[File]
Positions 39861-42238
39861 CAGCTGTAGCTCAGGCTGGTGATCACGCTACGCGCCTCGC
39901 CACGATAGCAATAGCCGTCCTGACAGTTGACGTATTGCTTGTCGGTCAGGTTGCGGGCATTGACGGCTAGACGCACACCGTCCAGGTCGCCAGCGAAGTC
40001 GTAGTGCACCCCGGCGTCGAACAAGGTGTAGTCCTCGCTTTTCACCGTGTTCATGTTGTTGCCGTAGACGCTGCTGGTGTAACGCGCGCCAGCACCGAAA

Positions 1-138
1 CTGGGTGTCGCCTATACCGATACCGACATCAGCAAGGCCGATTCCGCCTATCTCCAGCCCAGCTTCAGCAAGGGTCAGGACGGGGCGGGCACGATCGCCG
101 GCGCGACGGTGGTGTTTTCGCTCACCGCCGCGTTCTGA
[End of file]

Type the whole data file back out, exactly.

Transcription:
Positions 39861-42238
39861 CAGCTGTAGCTCAGGCTGGTGATCACGCTACGCGCCTCGC
39901 CACGATAGCAATAGCCGTCCTGACAGTTGACGTATTGCTTGTCGGTCAGGTTGCGGGCATTGACGGCTAGACGCACACCGTCCAGGTCGCCAGCGAAGTC
40001 GTAGTGCACCCCGGCGTCGAACAAGGTGTAGTCCTCGCTTTTCACCGTGTTCATGTTGTTGCCGTAGACGCTGCTGGTGTAACGCGCGCCAGCACCGAAA

Positions 1-138
1 CTGGGTGTCGCCTATACCGATACCGACATCAGCAAGGCCGATTCCGCCTATCTCCAGCCCAGCTTCAGCAAGGGTCAGGACGGGGCGGGCACGATCGCCG
101 GCGCGACGGTGGTGTTTTCGCTCACCGCCGCGTTCTGA